First Mover: What’s Going On With Bitcoin Derivatives?

Surging open interest on bitcoin futures and options contracts might well be a sign that a breakout could be imminent.

Jun 25, 2020 at 12:34 p.m. UTC
Updated Sep 14, 2021 at 8:56 a.m. UTC

There's a strange trend in crypto derivatives right now: volumes have dropped precipitously, just as open interest has boomed. What's going on?

Since the May 11 halving event, trading volume in crypto futures has fallen 76%, from $35 billion to $8.5 billion by June 23, according to research firm Skew

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Futures trading activity hit an all-year low Sunday after slumping to just $5 billion. 

Options activity may have hit a high at $226 million on June 2, but activity has still gone south. Volume came in at around $80 million June 23, down nearly 62% from its peak. 

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Derivative trading volumes usually increase during periods of pronounced volatility. On March 12, when the bitcoin price fell by nearly 40%, daily volumes clocked a record $45 billion. 

A fall in trading volumes could, therefore, be down to the fact bitcoin has been pretty dull recently.

Prices have stuck to a narrow $9,000 to $10,000 range since May 11; bitcoin has so far failed to hold its own above the crucial $10,000 threshold. 

Bitcoin's volatility hit an eight-month low earlier this week. 

But while the number of settled contracts remains at a yearly low, open interest - the number of contracts that have yet to settle - remains high. 

Open interest in futures came to $3.8 billion, on June 23, up 50% from $2.5 billion from the start of May. On CME, open interest has risen by a staggering 1,145% since the halving, hitting a record of $436 million on June 23.

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In options, total open interest has consistently hit new highs almost every day for the past four weeks. At $1.1 billion on May 23, it hit $1.7 billion on Tuesday. 

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Investors may be adding bets to position for a big move in either direction, which is often seen following a prolonged consolidation.

In traditional markets, options traders often take “straddles,” a non-directional strategy comprises buying both calls (bullish bets) and puts (bearish bets). That could be the reason for the recent rise in the open interest in options.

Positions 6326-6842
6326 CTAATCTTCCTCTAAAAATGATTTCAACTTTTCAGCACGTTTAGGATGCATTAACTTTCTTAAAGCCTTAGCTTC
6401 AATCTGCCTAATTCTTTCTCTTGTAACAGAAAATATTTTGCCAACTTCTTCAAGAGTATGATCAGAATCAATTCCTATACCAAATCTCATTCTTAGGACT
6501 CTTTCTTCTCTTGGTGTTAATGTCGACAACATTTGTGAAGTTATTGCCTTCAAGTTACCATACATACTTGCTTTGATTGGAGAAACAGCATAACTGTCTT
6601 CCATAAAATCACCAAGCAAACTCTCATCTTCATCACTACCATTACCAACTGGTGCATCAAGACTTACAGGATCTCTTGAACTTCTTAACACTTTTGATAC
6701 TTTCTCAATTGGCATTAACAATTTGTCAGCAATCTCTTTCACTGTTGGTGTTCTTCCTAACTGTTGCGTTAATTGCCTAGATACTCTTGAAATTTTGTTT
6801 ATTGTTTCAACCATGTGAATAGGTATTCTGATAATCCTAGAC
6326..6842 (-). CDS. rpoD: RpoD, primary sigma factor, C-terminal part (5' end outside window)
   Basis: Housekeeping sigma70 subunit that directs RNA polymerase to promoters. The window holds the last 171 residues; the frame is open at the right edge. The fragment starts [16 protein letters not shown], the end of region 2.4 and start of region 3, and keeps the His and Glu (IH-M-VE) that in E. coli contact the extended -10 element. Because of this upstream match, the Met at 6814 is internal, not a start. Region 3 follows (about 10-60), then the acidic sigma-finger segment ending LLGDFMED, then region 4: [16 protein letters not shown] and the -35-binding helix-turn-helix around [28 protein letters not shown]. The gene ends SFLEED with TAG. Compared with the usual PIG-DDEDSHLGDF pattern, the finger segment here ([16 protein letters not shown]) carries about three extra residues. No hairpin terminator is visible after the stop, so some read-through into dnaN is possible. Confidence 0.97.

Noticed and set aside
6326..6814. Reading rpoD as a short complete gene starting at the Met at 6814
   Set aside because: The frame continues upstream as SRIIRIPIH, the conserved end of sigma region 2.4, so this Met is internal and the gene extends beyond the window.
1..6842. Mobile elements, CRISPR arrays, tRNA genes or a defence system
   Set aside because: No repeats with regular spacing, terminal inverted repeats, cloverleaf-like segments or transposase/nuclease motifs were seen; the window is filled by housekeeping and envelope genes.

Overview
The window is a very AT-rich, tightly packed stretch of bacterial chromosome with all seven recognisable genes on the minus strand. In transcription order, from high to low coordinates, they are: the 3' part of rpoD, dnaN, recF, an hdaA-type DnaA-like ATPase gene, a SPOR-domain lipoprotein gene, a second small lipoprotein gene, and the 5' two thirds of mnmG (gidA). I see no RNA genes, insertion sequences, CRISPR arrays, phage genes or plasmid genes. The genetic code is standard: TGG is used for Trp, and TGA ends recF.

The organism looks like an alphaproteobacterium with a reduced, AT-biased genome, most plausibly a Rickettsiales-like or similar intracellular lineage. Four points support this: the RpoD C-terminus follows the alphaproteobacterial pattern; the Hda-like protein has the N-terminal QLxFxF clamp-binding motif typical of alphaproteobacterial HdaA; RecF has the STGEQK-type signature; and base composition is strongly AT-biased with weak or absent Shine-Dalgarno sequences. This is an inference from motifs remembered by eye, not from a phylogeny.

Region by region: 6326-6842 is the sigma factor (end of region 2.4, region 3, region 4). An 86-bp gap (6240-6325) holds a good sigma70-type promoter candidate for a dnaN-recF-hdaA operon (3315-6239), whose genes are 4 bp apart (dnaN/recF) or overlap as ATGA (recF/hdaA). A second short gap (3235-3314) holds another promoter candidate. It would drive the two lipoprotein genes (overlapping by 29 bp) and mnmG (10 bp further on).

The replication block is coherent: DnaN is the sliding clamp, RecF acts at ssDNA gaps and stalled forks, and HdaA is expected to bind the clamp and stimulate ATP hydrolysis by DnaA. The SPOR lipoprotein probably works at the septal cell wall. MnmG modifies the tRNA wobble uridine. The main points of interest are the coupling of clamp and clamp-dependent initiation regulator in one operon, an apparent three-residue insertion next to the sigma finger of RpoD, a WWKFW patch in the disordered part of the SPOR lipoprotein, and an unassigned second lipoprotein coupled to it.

While options markets are still new in crypto, it might be that the same thing is happening here. The uptick in open interest indicates that the market is betting on a breakout - whether that's up or down still hasn't been decided yet.

Tweet of the day

Bitcoin watch

BTC: Price: $9,226 (BPI) | 24-Hr High: $9,421 | 24-Hr Low: $9,002

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Trend: Bitcoin defended key support early Thursday, keeping the immediate neutral bias intact. 

The biggest cryptocurrency by market value absorbed selling pressure around $9,000 and is now trading largely unchanged on the day near $9,270, according to CoinDesk's Bitcoin Price

The price bounce has saved the day for the bulls, as acceptance below $9,000 would have meant a downside break of the multi-week long trading range of $9,000 to $10,000. A range breakdown often invites stronger selling pressure, leading to deeper losses. In bitcoin's case, it would have opened the doors for a decline to the 200-day moving average (MA) at $8,300.    

While the cryptocurrency has staged an impressive recovery from crucial support, the bias remains neutral, as resistance at $10,000 is intact. The cryptocurrency has failed multiple times over the past five months to establish a strong foothold above that level. 

That level, however, could come into play if the global equity markets reverse losses seen on Wednesday. At press time, the futures tied to the S&P 500 are reporting a 0.40% decline. 

U.S. stocks collapsed on Wednesday with Dow Jones Industrial Average losing more than 800 points as number of coronavirus cases spiked.

Bitcoin's positive correlation with the stock markets has strengthened over the past two months due to the resurgence of Covid-19 fears. 

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